It worked. In 2006, Mr. Ortega won with only 38 percent of the vote. No sooner did he take office than he set about dismantling already weak state institutions. He obtained the support of the private sector by giving it a say in economic decisions in exchange for acquiescence to his politics. He trampled on the Constitution, which expressly forbade re-election, to allow for indefinite re-elections. Then, in his run for his third term in 2016, he chose his wife to be vice president.
Mr. Ortega and Ms. Murillo seemed securely in power until April 2018, when a small demonstration against a reform that would have lowered social security pensions was violently repressed by Sandinista thugs. The entire country was swept by peaceful protests. Mr. Ortega and Ms. Murillo reacted with fury and crushed the revolt with firepower: 328 people were killed, 2,000 were wounded, and 100,000 went into exile, according to the Inter-American Commission on Human Rights. Armed paramilitaries roamed the streets in a killing spree, and hospitals were ordered to deny assistance to wounded protesters. Doctors who disobeyed were fired. The regime imposed a de facto state of emergency and suspended constitutional rights. Public demonstrations of any sort were banned. Our cities were militarized. Mr. Ortega and Ms. Murillo justified their actions by fabricating a big lie: The uprising was a coup planned and financed by the United States.
Nicaragua’s next elections are scheduled for Nov. 7. In late spring, the two major opposition groups agreed to choose one candidate under the umbrella of the Citizens Alliance. Cristiana Chamorro, a daughter of former President Chamorro, had strong showings in the polls. Soon after she announced her intent to run for president, she was placed under house arrest. The government appears to have fabricated a case of money laundering in its deluded notion that this would legitimize her detention. More arrests followed: four more presidential candidates, journalists, a banker, a private sector representative, two accountants who worked for Cristiana Chamorro’s foundation and even her brother, all of them accused under new and conveniently ambiguous laws that essentially make any opposition to the ruling couple a treasonous crime. Mr. Ortega insisted that all the detainees are part of a vast U.S.-sponsored conspiracy to overthrow him.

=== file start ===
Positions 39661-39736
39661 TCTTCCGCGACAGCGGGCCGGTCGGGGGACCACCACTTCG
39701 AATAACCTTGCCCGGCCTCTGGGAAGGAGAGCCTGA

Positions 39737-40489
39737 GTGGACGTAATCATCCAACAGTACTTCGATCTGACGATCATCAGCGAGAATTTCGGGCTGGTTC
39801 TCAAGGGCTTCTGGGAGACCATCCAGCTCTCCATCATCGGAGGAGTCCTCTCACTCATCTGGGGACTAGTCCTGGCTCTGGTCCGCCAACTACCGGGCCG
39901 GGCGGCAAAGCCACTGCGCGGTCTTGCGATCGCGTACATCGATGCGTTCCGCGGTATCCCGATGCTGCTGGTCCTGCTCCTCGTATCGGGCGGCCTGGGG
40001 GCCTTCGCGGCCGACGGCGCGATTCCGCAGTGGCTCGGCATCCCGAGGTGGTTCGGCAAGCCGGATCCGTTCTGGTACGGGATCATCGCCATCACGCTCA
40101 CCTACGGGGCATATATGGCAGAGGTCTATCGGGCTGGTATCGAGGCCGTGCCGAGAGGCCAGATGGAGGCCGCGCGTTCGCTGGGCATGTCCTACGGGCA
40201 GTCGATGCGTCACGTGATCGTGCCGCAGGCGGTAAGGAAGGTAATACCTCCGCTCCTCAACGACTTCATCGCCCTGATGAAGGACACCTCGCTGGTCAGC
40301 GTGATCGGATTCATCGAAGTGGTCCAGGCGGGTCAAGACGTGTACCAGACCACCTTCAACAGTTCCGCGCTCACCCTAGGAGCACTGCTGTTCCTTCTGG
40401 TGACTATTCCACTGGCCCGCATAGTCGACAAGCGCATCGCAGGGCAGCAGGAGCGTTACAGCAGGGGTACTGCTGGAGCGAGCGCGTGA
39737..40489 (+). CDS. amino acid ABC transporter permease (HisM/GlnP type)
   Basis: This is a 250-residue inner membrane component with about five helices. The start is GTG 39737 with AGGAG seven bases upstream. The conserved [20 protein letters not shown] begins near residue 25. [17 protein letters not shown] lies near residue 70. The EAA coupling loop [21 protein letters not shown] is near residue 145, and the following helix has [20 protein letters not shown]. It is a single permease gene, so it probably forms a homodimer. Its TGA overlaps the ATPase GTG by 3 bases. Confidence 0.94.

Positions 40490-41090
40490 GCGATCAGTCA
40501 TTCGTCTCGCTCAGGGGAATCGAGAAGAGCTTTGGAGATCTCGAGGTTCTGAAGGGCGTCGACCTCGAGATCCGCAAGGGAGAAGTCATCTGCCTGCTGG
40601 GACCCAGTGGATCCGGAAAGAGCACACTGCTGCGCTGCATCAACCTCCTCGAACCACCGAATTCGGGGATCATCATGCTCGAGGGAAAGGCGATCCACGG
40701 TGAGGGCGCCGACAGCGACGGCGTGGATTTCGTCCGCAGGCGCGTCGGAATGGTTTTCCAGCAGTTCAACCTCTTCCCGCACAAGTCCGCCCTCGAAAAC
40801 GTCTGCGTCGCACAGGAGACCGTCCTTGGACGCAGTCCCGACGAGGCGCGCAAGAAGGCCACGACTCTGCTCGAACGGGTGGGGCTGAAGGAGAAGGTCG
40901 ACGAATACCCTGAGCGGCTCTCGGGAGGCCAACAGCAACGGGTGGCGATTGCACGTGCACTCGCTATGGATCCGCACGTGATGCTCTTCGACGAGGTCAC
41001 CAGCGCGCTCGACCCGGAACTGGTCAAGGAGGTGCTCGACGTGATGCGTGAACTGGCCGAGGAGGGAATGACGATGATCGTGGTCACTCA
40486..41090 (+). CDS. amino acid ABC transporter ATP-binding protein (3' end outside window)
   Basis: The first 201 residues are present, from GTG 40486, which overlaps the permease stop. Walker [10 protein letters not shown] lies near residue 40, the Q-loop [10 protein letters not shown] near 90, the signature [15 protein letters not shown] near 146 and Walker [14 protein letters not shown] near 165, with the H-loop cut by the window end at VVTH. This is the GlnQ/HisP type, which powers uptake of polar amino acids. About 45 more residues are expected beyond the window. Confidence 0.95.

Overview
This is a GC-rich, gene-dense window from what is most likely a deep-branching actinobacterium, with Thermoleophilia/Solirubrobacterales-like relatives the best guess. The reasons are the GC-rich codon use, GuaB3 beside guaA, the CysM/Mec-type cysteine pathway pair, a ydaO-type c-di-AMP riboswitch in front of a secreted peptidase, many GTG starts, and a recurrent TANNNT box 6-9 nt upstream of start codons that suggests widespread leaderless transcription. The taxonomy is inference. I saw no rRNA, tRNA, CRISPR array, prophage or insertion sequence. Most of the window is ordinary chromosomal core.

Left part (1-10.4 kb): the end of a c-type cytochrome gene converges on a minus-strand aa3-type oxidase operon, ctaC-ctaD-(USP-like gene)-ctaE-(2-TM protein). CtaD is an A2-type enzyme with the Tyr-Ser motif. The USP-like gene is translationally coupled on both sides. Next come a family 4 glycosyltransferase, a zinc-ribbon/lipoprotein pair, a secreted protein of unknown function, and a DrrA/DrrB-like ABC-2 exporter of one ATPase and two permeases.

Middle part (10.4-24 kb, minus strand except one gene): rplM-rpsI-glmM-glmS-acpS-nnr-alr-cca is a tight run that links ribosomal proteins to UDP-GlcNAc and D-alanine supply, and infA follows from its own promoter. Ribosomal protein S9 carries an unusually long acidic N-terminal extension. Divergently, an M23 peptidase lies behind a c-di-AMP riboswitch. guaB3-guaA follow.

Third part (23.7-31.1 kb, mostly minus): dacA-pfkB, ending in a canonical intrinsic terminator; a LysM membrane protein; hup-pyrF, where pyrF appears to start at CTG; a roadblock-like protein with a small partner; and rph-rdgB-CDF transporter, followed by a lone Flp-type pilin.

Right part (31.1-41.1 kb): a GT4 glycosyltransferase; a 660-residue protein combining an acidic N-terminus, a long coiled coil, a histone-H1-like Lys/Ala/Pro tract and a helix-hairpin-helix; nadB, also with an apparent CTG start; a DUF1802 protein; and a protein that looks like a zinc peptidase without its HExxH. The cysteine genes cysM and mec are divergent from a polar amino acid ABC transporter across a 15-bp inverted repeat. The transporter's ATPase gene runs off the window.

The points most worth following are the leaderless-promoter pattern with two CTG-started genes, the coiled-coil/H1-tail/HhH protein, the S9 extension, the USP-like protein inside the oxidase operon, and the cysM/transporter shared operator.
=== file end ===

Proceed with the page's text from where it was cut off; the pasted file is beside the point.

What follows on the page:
Nicaraguans now find ourselves with no recourse, no law, no police to protect us. Habeas corpus has been replaced by a law that allows the state to imprison people who are under investigation for up to 90 days. Most of the prisoners have not been allowed to see their lawyers or members of their families. We are not even sure where they are being held. Every night, too many Nicaraguans go to bed afraid that their doors will be the next that the police will break down.
I am a poet, a writer. I am an outspoken critic of Mr. Ortega. I tweet, I give interviews. Under Mr. Somoza, I was tried for treason. I had to go into exile. Will I now face jail or exile again?
Who will they come for next?
Gioconda Belli is a Nicaraguan poet and novelist. She is the former president of the Nicaraguan PEN centre
Photo credit: Jorge Mejía peralta